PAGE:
Milan Lucic embracing new role as Oilers look to forge winning identity

Connor McDavid scored the lone goal of the game to back Mikko Koskinen’s shutout in a 1-0 win for the Oilers over the Flames.

EDMONTON — The day Milan Lucic arrived in Edmonton, as a free agent on July 1, 2016, he stood under a gleaming sun atop a parking garage across from Rogers Place and beamed, "The McDavid factor changes it all. That’s why I chose to come here."

He had come to Northern Alberta to ride shotgun for the game’s new rising star, with a fat, new seven-year, US$42-million deal in tow.

Fast forward to Sunday night, where Lucic was one of the most impactful players on the ice in a 1-0 win over the Calgary Flames — playing on a line with Kyle Brodziak and Zack Kassian. He’s a hard-working checker now, working two lines and a power-play unit below McDavid these days, simply trying to help settle a flagging franchise into a style that can bring home some wins.

"I’m just embracing the role, having fun playing a certain way with Brods and Kass. We know what’s expected of us, and (head coach Ken Hitchcock) counts on us to play the right way and do the right things," said Lucic.

It’s not easy to be that guy who makes $6 million on the third line; that guy who now has two goals in his last 76 NHL games. It’s hard on the pride — it has to be for a proud man like Lucic.

But in a perverse way, that allows Lucic to become an example here in Edmonton, where the easy way has all too often been the chosen route. In this town, a 1-0 lead has always been an excuse to fly the zone in search of a 2-0 lead, with the result usually ending badly.

Lucic has given up being a Top 6 player, for now. He’s been moved off the top power-play unit, for now. He carries the weight of a once-gifted scorer who almost never lights a lamp anymore.

And there he was, busting his rear end in a tight, 1-0 Battle of Alberta tilt, forechecking like a demon and hitting like a truck. Laying it on the line in whatever role he is given — putting his own expectations behind what’s good for the team.

Bob Cole calling a Battle of Alberta bout? Yes, please.

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Forget about the pay check for a moment. As a teammate, how could you not follow this player?

"He’s an unreal teammate. One of the best I’ve ever been around," said rugged defender Adam Larsson, for whom this new kind of hockey under Hitchcock fits like a favourite old winter sweater. "He brings it all every day, in practice and in games. Sometimes you go through tough times, but … he still brings a lot to this table. We’re very glad to have him here."

Connor McDavid scored the game’s only goal in the first period, and Mikko Koskinen posted his third shutout in just 13 starts this season as the Oilers kept first-place Calgary in their Pacific Division sights.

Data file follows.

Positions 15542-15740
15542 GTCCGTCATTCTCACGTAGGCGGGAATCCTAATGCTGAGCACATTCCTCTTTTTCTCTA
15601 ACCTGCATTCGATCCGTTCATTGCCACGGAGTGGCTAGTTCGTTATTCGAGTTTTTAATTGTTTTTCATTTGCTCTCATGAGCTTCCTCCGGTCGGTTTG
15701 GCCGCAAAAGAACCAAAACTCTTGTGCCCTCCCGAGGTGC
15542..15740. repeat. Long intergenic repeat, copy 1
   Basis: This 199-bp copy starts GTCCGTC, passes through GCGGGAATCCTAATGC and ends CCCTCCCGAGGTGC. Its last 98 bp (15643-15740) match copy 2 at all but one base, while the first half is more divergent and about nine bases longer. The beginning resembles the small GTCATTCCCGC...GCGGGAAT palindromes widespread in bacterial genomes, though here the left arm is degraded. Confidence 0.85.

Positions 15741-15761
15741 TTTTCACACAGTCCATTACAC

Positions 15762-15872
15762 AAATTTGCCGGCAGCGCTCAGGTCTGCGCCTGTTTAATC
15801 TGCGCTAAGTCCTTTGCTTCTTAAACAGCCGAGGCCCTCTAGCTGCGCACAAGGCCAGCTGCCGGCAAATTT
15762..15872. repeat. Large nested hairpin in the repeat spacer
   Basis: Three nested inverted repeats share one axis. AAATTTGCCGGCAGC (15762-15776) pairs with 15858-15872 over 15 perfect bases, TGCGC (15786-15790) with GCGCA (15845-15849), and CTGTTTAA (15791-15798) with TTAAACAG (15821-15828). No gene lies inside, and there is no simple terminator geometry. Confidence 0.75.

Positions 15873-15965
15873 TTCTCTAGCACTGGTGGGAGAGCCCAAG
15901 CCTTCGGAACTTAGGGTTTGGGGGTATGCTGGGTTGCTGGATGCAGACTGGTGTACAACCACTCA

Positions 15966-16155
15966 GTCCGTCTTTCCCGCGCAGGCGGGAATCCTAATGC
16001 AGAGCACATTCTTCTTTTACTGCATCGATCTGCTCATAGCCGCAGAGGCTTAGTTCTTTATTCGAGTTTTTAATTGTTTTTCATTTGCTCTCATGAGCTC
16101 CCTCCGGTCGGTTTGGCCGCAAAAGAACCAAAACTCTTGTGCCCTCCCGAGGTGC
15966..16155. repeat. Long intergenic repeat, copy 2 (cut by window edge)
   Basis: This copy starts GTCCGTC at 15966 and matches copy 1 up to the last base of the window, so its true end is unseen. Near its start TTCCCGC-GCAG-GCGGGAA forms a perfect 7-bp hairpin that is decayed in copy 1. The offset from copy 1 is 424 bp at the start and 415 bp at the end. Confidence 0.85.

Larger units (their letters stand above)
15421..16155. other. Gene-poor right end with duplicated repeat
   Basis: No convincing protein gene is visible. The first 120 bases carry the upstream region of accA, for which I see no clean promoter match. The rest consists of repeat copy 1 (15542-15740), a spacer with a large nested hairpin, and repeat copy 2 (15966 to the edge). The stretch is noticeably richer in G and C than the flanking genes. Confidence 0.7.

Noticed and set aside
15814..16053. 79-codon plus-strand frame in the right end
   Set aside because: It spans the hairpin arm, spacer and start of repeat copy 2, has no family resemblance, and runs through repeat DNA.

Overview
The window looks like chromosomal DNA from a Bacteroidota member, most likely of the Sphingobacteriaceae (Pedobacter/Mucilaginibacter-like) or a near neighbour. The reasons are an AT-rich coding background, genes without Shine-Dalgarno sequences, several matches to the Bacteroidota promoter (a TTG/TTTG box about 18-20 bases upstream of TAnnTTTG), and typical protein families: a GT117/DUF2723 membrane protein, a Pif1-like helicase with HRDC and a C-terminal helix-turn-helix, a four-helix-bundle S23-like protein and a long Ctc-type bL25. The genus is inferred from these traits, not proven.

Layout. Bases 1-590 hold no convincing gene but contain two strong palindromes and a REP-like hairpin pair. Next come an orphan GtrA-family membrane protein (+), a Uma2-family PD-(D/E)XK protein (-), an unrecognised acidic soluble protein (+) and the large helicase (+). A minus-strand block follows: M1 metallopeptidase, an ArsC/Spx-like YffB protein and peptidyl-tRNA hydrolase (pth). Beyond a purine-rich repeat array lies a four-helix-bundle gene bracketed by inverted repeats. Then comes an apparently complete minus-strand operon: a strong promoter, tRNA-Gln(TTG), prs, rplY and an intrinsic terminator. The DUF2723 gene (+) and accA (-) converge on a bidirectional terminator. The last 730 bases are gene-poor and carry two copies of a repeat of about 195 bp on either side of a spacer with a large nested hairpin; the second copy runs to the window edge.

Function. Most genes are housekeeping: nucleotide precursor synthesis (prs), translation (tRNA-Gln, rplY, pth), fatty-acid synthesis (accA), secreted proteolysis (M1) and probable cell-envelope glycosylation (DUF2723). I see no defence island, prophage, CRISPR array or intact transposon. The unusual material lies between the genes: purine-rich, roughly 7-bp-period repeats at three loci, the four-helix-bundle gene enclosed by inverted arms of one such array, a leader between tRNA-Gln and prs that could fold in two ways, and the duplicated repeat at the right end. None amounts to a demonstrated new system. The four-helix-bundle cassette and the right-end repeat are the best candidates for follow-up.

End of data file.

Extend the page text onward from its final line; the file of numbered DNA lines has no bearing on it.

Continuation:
After beating Minnesota 7-2 on Friday, this was the exact opposite for Edmonton, a game that quantified exactly what the Oilers’ shortcomings have always been, and what Hitchcock is doing to try and fix them.

"We’re playing hard, structured hockey," Larsson said. "And when we play good defence we’ll always create chances — that’s how good our forwards are.

"Sometimes we’ll score seven, sometimes we’ll score one. As long as we play good defence, we should be able to win every game."

McDavid had four points against Minnesota, but in this one the worker bees brought home the two points. The Lucic line was impactful, clocking in for a tough, physical and responsible shift.

They’re building something here, in the wake of having fired former coach Todd McLellan.

What exactly is it?

"Just an identity, in the way that we’re playing, and momentum in winning hockey games," Lucic said. "It’s what Hitch says: Playing for each other, instead of with each other. Doing all the little things that matter, and getting good, hard minutes from everyone in the lineup. You know, we might not get five, six goals a night. But we’re getting the wins."

They’re 7-2-1 under Hitchcock, who said when he arrived that he wanted to see Lucic revert to the player he was back in his junior days with the Vancouver Giants. So, naturally, Hitchcock called Lucic’s old coach Don Hay, a long-time WHL coach who Lucic recalls as "Hitch’s protégé."

"One of the first calls was to my friend Don (Hay). He loved (Lucic) and used him in a certain way, and I copied it. I didn’t invent this," said Hitchcock. "I think he’s played great since the day I came here. And that line’s been terrific."

He’s a $6-million third-line banger, but Lucic’s team is winning and that’s what he’s all about. Still, he’ll never forget what it’s like to raise his arms in celebration now and again.

He’d love for those days to return.

"If we keep going the way that we’re going, eventually they’re going to start going in," Lucic said. "I know I’ve said that too many times, but this time I believe it more than I did before."


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